Some things cannot go back to the way they used to be. Standing on the other side of Jordan, literally in sight of the Promised Land, Moses recapped his people’s wilderness wanderings and in Deuteronomy 3:23-29 he gets personal as he recounts consequences of his disobedience.
Not a new story
Israel was once again in a place where there was no water. As usual, they complained. As usual, Moses and Aaron turned to God. In response, God told them to get water from a rock. God had answered this way before, only the last time, He had instructed Moses to strike the rock. For this second time, God wanted Moses to speak to the rock. The first miracle of water from the rock symbolized Jesus being smitten for our transgressions. The second miracle of water from the rock was supposed to symbolize our free access to God because of the sacrifice of Christ.
In his anger over Israel’s complaining, instead of speaking to the rock, Moses struck it. In His mercy, God still provided the water as He had before, but there were dire consequences for Moses and Aaron. Both of them knew and understood God’s instructions but disobeyed. Because of their disobedience, both were denied entry into the Promised Land.
Old hurts can still feel raw
When Moses gave this speech, Aaron had already passed away and Moses knew, this close to the Promised Land, that his days were soon at an end. So, he shares with his people a conversation he had with God:
(23) And I besought the LORD at that time, saying,
(24) O Lord GOD, thou hast begun to shew thy servant thy greatness, and thy mighty hand: for what God is there in heaven or in earth, that can do according to thy works, and according to thy might?
(25) I pray thee, let me go over, and see the good land that is beyond Jordan, that goodly mountain, and Lebanon.
(26) But the LORD was wroth with me for your sakes, and would not hear me: and the LORD said unto me, Let it suffice thee; speak no more unto me of this matter.
(27) Get thee up into the top of Pisgah, and lift up thine eyes westward, and northward, and southward, and eastward, and behold it with thine eyes: for thou shalt not go over this Jordan.
(28) But charge Joshua, and encourage him, and strengthen him: for he shall go over before this people, and he shall cause them to inherit the land which thou shalt see.
(29) So we abode in the valley over against Bethpeor.
Some harsh realities just have to be accepted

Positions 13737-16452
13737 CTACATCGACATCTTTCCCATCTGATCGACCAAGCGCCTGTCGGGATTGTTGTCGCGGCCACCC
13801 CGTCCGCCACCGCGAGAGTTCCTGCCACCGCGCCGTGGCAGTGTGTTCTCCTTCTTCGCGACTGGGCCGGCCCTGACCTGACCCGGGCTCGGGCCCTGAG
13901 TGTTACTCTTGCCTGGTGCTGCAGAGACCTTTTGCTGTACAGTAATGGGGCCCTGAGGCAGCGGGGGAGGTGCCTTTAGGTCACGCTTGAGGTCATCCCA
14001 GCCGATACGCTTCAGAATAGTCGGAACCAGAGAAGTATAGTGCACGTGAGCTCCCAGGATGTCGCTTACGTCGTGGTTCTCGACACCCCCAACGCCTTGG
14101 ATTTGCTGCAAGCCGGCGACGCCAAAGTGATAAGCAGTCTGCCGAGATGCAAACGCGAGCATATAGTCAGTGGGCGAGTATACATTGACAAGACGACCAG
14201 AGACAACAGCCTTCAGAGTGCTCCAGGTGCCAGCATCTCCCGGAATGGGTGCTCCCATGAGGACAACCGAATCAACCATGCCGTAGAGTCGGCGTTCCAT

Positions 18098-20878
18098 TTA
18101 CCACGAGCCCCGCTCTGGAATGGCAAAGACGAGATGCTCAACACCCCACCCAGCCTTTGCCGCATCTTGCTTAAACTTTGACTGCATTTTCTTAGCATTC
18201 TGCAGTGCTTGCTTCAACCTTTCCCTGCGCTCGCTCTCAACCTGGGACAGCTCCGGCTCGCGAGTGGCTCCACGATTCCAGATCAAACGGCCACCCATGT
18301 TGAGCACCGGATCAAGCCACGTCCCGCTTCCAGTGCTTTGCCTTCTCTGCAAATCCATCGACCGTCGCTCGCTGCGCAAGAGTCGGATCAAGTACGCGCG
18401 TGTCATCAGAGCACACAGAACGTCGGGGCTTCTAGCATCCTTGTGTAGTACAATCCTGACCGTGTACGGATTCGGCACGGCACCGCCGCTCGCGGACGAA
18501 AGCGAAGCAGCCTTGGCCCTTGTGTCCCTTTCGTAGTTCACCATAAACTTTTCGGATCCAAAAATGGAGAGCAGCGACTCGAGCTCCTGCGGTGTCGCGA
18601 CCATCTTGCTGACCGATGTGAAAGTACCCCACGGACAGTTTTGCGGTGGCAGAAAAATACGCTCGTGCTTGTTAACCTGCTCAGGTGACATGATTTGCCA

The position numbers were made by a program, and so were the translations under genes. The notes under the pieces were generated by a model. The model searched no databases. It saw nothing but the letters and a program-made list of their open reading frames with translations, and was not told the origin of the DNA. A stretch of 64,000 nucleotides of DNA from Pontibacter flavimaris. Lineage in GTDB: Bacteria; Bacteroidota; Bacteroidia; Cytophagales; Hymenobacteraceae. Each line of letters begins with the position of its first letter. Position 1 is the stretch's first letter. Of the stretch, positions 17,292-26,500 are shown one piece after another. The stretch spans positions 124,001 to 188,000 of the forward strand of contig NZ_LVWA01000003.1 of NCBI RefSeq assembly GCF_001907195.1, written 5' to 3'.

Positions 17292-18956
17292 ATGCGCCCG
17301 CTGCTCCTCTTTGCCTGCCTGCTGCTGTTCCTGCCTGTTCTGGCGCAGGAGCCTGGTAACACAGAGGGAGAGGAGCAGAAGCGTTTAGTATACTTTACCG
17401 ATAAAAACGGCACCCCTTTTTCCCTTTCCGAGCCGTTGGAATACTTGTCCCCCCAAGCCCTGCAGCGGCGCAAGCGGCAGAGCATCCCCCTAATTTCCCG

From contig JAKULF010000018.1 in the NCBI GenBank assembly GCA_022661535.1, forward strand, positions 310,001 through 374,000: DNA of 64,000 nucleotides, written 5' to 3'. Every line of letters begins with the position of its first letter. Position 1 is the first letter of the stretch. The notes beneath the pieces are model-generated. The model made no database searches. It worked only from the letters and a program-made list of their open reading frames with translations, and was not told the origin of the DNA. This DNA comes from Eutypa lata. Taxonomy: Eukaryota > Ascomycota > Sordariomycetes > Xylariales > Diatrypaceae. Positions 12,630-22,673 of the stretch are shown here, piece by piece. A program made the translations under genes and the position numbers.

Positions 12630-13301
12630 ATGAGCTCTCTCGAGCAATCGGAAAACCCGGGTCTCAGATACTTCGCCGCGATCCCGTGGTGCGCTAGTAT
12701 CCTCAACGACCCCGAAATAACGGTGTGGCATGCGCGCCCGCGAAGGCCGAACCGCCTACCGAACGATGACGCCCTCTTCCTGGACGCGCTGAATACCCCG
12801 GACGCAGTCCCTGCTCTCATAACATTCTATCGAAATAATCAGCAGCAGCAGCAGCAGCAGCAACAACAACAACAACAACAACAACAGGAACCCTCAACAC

Moses was remorseful and repentant over his sin and like any of the rest of us, he pleaded with God to override his sentence. He asked for mercy and permission to enter the Promised Land. God denied his request: “Let it suffice thee; speak no more unto me of this matter.” Instead, God instructed Moses to go up to Mount Pisgah and observe the land. I can only imagine Moses’ heartache. After so many years of leading his people and telling them of the land flowing with milk and honey, he could not go in himself; he could only see the land. To his credit, he did not go back and plead with God again. He accepted God’s new normal.
We can still honor God in our new reality
Praise God that His goodness leads us to repentance (Romans 2:4) and that His mercy restores us to fellowship with Him! That does not mean, however, that everything can go back to the way they were or were meant to be. Sin leaves scars. Our rebellious ways can burn bridges between ourselves and loved ones, and between ourselves and opportunities. Some of those bridges can be rebuilt. Some cannot. Even with the bridges that we can rebuild, there’s time lost in the rebuilding that you cannot get back. It is the consequence of sin. Either we can wallow in what could have been, or we can learn from it and rejoice in what God is pleased to bless us with in its place. Moses could not enter the Promised Land, but he did get to see it and he got to influence the generation that would enter that land. He accepted God’s new normal for him and Scripture still remembers him as a great hero of the faith.
Perhaps you’re looking back on your past and seeing some of the failures: the lost opportunities, the broken relationships that just don’t seem to heal. It hurts. Some of that hurt will never go away (in this life), and you can spend the rest of your life wallowing in what could have been, or you can move ahead in the blessings God still has for you by accepting His new normal for you.
[Photo by Hazel Clifton on Unsplash]